ordermind/doctrine-manager-bundle

Symfony bundle that provides communicative managers for models

1.1.0 2017-04-17 11:16 UTC

README

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doctrine-manager-bundle

This is a Symfony bundle that provides managers for repositories and entities/documents (henceforth referred to as models) in order to facilitate container awareness and convenience methods as well as events. It also encourages a good application structure in accordance with this blog post.

Getting started

Compatibility

This bundle has been tested on PHP 5.4 and higher as well as HHVM. Both Symfony 2.8 and Symfony 3.x are supported. For Doctrine both ORM and ODM (with MongoDB) are supported, however currently there is an issue with Doctrine's MongoDB dependencies which makes the ODM tests fail on PHP 7 and HHVM. Read more here.

Installation

1. Install with composer

composer require ordermind/doctrine-manager-bundle

2. Add the bundle to app/AppKernel.php

public function registerBundles()
{
    $bundles = array(
        // ...
        new Ordermind\DoctrineManagerBundle\OrdermindDoctrineManagerBundle(),
        // ...
    );
}

Configuration

Create services for your repository managers

You should do this for every model that you have.

ORM example:

# file: app/config/services.yml
services:
    my_repository_manager:
        class: Ordermind\DoctrineManagerBundle\Services\Manager\RepositoryManager
        factory: ['@ordermind_doctrine_manager.service.repository_manager_factory', getRepositoryManager]
        arguments:
            - AppBundle\Entity\MyEntity

ODM example:

# file: app/config/services.yml
services:
    my_repository_manager:
        class: Ordermind\DoctrineManagerBundle\Services\Manager\RepositoryManager
        factory: ['@ordermind_doctrine_manager.service.repository_manager_factory', getRepositoryManager]
        arguments:
            - AppBundle\Document\MyDocument

Usage

1. Inject the repository manager instead of Doctrine's entity/document manager

Example from dependency injection (recommended):

# file: app/config/services.yml
services:
    my_service:
        class: AppBundle\Services\MyService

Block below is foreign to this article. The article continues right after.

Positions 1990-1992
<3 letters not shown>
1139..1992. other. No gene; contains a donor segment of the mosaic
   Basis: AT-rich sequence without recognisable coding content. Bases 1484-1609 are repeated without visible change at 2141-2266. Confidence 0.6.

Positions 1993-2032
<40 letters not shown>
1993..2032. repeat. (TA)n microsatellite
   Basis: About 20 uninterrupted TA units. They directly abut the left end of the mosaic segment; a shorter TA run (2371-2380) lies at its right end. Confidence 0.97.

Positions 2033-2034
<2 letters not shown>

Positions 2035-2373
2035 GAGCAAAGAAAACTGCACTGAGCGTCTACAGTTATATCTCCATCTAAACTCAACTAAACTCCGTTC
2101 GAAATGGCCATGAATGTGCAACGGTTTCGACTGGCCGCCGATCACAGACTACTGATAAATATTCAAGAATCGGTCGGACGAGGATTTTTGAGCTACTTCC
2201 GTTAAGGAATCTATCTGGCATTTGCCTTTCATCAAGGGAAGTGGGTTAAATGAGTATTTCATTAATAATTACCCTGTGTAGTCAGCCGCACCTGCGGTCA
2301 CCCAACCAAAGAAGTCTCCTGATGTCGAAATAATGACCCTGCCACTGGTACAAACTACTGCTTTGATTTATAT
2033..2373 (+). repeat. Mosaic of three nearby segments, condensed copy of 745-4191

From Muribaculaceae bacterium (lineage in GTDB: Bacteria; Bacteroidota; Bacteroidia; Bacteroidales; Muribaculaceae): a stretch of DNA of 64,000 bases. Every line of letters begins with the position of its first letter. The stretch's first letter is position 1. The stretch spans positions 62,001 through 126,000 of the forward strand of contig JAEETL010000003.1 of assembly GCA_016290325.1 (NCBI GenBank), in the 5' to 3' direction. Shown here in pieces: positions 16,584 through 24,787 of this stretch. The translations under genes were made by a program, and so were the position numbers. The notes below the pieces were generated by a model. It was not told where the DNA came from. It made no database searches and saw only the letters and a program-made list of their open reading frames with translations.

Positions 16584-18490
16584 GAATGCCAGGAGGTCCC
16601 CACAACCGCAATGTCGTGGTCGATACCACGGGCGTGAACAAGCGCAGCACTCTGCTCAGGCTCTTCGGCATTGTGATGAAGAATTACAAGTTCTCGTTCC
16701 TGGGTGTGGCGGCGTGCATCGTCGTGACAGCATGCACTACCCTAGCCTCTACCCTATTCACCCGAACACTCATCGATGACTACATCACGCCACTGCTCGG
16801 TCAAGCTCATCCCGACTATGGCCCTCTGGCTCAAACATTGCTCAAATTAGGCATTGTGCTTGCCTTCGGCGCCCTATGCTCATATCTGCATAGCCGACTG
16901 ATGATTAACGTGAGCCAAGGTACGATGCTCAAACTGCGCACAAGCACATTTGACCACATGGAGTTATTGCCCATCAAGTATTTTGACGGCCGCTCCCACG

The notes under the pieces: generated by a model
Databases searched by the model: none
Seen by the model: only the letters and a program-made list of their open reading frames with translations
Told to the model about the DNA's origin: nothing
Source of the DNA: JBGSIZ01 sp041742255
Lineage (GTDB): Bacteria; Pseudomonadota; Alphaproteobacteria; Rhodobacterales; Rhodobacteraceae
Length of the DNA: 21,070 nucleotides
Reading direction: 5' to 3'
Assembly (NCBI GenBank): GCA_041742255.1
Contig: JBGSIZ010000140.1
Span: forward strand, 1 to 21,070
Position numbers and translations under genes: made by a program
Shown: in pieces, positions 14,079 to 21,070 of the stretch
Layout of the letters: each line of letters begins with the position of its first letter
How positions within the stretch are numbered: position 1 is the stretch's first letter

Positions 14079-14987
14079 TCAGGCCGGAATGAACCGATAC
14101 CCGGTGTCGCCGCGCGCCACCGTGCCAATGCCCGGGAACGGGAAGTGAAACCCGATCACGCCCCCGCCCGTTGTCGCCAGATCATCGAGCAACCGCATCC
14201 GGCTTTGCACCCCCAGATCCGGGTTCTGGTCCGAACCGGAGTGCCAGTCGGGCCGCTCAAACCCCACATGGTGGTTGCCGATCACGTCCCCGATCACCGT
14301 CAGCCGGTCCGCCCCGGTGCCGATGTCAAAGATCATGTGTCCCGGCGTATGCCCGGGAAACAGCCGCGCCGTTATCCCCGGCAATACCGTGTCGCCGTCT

arguments:
            - ['@my_repository_manager']

Example from controller (discouraged):

$repositoryManager = $this->get('my_repository_manager');

2. Create a model manager instead of creating an entity/document

When the first two steps are done, you have full access to the repository manager. You can use this just like a regular repository but it also provides some convenience methods which are detailed in the API documentation. You also get access to a number of events both in the repository manager and the model manager that allow you to interrupt or modify communications with the repository and model, respectively.

The repository manager will in almost all cases return model managers instead of models in the result. It also has the capability of creating a new model manager. There are two main ways of doing this:

Use RepositoryManager::create() to create a completely new model instance with the model manager

Example:

$modelManager = $repositoryManager->create();

Example with constructor parameters:

$modelManager = $repositoryManager->create($arg1, $arg2);
Use RepositoryManager::wrapModel() to create a manager from an existing model

Example:

$modelManager = $repositoryManager->wrapModel($model);

3. Use the managers as proxies for all calls to the repository and model

By treating the model manager as an enhanced model and the repository manager as an enhanced repository and always using them instead of calling the repository or model directly, you will be able to maximize the benefits of this bundle. They will then be able to fire events that allow you to control if and how the calls are passed on to the underlying repository/model. For more information, please consult the API documentation.

Instead of doing this:

$result = $repository->findAll(); //Returns all models in this repository

Do this:

$result = $repositoryManager->findAll(); //Returns all models in this repository wrapped by modelManagers and allows you to tamper with the result before it is returned.

Similarly, instead of doing this:

$value = $model->getMyProperty(); //Returns the value of $myProperty in $model

Do this:

$value = $modelManager->getMyProperty(); //Still returns the value of $myProperty in $model but allows you to abort the call before it is passed on to the model.

API Documentation

  • Services overview
  • Events overview NOTE: This didn't come out so great due to phpdoc issues. When in doubt, please check the interface file for the event you're interested in for complete documentation.